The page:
The Federal Reserve Bank should be used to provide interest-free capital credit (including only transaction and risk premiums) and monetize each capital formation transaction, determined by the same expertise that determines it today – management and banks – that each transaction is viably feasible so that there is virtually no risk in the Federal Reserve. The first layer of risk would be taken by the commercial credit insurers, backed by a new government corporation, the Capital Diffusion Reinsurance Corporation, through which the loans could be guaranteed. This entity would fulfill the government’s responsibility for the health and prosperity of the American economy.

The Federal Reserve Board is already empowered under Section 13 of the Federal Reserve Act to reform monetary policy to discourage non-productive uses of credit, to encourage accelerated rates of private sector growth, and to promote widespread individual access to productive credit as a fundamental right of citizenship. The Federal Reserve Board needs to re-activate its discount mechanism to encourage private sector growth linked to expanded capital ownership opportunities for all Americans (Section 13(2) Federal Reserve Act).

Until we address concentrated capital ownership and implement solutions to simultaneously broaden capital ownership by creating new capital owners with the growth of the productive economy, money power will reside in the hands of politicians and bankers, not in the hands of the citizens. That is why, to reform the system leaders and advocates for economic justice must focus on money, how it should be created and measured, how it should be controlled and why a more realistic and just money system is the key to universal and equal citizen access to future ownership opportunities as a fundamental human right. Then prosperity and economic democracy can serve as the basis for effective and non-corruptible political democracy, an ecologically sustainable environment, and global peace through justice.

Support Monetary Justice at http://capitalhomestead.org/page/monetary-justice.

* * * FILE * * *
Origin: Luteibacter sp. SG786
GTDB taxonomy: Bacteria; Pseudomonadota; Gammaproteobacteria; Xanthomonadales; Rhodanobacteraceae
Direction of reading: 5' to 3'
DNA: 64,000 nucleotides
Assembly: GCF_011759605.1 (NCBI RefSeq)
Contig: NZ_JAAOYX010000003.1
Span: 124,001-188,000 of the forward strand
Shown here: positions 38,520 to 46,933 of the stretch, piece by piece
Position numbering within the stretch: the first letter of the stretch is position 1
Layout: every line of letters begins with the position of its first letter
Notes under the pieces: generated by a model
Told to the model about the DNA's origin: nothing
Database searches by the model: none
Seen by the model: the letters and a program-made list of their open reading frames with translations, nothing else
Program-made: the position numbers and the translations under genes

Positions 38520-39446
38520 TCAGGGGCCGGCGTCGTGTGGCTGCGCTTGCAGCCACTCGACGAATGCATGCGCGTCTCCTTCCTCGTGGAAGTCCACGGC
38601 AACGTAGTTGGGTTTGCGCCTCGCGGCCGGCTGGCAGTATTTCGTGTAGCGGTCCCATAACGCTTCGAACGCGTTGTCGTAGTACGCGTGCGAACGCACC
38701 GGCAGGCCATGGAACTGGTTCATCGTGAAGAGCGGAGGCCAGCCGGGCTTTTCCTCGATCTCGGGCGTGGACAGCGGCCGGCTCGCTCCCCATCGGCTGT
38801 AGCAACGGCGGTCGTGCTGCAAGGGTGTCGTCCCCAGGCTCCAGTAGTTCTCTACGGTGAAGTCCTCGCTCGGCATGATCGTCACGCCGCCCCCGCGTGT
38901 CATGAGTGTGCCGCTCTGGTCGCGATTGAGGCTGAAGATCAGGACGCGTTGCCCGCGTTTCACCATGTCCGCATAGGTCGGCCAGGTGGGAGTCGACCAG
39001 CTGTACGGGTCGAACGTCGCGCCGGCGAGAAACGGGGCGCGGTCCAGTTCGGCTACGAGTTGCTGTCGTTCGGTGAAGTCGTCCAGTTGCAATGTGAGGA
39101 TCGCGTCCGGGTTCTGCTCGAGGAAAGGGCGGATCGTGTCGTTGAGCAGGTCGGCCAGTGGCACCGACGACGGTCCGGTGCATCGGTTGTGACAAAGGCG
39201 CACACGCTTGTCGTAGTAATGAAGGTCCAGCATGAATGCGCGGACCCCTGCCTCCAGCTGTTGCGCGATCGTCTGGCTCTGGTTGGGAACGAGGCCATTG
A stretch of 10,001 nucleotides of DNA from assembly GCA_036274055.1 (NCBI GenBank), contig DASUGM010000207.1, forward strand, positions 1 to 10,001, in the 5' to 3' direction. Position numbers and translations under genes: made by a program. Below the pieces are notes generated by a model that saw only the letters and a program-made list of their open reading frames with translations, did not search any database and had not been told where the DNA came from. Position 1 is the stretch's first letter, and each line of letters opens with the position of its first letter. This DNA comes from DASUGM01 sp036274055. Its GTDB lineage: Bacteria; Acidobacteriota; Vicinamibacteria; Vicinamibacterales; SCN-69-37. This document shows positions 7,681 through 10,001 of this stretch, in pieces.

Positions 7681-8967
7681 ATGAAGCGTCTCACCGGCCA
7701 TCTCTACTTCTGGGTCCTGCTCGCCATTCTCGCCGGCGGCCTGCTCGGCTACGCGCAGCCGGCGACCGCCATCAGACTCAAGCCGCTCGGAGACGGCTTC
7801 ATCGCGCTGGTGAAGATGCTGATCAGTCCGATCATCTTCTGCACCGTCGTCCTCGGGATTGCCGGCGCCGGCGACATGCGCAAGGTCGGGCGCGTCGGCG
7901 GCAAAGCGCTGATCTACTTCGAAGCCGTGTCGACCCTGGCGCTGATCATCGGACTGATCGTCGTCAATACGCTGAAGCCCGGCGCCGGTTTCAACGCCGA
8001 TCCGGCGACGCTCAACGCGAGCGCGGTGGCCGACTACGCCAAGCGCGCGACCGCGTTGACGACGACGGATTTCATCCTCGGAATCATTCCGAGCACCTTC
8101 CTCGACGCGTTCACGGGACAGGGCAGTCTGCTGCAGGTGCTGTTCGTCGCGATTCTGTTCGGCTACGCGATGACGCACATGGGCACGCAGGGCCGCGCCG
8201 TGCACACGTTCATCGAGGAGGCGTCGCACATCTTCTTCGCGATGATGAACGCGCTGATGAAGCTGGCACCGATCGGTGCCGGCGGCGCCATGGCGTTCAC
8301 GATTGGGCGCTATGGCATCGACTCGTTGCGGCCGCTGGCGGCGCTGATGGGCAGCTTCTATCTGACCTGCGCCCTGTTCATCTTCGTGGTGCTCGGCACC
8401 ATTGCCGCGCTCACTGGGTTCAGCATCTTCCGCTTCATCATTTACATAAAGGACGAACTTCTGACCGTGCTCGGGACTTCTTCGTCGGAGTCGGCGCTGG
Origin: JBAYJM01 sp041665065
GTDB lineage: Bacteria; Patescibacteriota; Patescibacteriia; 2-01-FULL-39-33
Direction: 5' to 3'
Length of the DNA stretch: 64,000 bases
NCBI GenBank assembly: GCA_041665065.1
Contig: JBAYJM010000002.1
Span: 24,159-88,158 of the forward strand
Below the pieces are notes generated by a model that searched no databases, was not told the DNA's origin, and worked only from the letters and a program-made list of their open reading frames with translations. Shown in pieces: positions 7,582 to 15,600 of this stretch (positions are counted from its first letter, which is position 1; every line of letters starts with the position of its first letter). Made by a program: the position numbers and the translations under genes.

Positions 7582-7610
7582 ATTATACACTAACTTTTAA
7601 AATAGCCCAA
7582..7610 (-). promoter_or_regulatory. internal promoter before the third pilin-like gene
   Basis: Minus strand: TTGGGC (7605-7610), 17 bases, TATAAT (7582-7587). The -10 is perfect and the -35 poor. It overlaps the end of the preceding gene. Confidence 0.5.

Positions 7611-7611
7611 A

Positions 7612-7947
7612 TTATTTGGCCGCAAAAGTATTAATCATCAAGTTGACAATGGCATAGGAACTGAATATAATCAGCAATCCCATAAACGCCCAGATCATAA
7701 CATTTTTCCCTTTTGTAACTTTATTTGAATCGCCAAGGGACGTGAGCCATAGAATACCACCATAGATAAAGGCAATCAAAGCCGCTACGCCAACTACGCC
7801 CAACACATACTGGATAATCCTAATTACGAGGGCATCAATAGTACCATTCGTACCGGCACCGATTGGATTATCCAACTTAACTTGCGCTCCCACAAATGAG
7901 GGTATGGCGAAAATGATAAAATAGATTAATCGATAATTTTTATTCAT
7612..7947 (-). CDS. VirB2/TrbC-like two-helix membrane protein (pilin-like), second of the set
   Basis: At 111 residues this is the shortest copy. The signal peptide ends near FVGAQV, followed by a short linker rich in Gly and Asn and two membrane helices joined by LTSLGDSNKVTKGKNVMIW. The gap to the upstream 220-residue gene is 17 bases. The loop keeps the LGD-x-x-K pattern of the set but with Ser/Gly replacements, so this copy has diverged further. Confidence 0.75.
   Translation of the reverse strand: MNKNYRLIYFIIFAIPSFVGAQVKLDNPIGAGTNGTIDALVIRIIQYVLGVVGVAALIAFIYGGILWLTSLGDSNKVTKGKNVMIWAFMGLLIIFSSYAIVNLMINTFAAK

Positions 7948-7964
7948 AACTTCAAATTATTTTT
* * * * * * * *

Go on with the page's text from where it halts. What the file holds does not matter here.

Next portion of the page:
Support the Capital Homestead Act (aka Economic Democracy Act) at http://www.cesj.org/learn/capital-homesteading/, http://www.cesj.org/learn/capital-homesteading/capital-homestead-act-a-plan-for-getting-ownership-income-and-power-to-every-citizen/, http://www.cesj.org/learn/capital-homesteading/capital-homestead-act-summary/ and http://www.cesj.org/learn/capital-homesteading/ch-vehicles/.

The Huge Gap Between America’s Rich And Superrich Exposes A Fundamental Misunderstanding About Inequality

On July 8, 2017, Pedro Nicolai da Costa writes on Business Insider:

Destabilizing levels of income inequality, once a problem reserved for developing nations, is now a defining social and political issue in the United States.

Donald Trump seized on the issue during the presidential campaign, vowing to become a voice for forgotten Americans left behind by decades of widening wealth disparities.

While America’s enormous gap between rich and poor and the sorry state of its middle class are well-documented, a less prominent trend tells an equally important story about the American economy: the divide between the well-off and the stratospherically rich.

This particular pattern is especially important since some economists and conservative commentators have tried to blame inequality on educational levels, arguing that those with college degrees have fared well in the so-called knowledge economy while those with a high school diploma or less lack the skills to do the jobs available.

Others, however, point to runaway salaries for top executives in industries like energy and finance as the key underlying drivers of inflation, which has been characterized by huge gains at the very top of the income distribution. Executive compensation is driven in large part by corporate boards that have cozy relationships with firms’ CEOs, rather than market forces.

From Aspen, Colorado, the New York Times columnist David Brooks recently wrote:

“There is a structural flaw in modern capitalism. Tremendous income gains are going to those in the top 20 percent, but prospects are diminishing for those in the middle and working classes. This gigantic trend widens inequality, exacerbates social segmentation, fuels distrust and led to Donald Trump.”

Gabriel Zucman, an economist at the University of California, Berkeley and a preeminent researcher of inequality, wasted little time in countering the argument.

“Tremendous gains are not going to the top 20%. They are going to top 1%,” he tweeted at Brooks, adding that this is key to understanding the Republican Party’s agenda.

ZucmanGabriel Zucman

Richard Reeves, a senior fellow at the Brookings Institution, makes a similar case as Brooks.

“The strong whiff of entitlement coming from the top 20 percent has not been lost on everyone else,” he wrote in a recent opinion piece. His book is titled “Dream Hoarders: How the American Upper Middle Class Is Leaving Everyone Else in the Dust, Why That Is a Problem, and What to Do About It.”

Nicholas Buffie, an economic-policy researcher in Washington, eloquently took issue with the 20% argument in a blog he wrote when he was at the Center for Economic and Policy Research.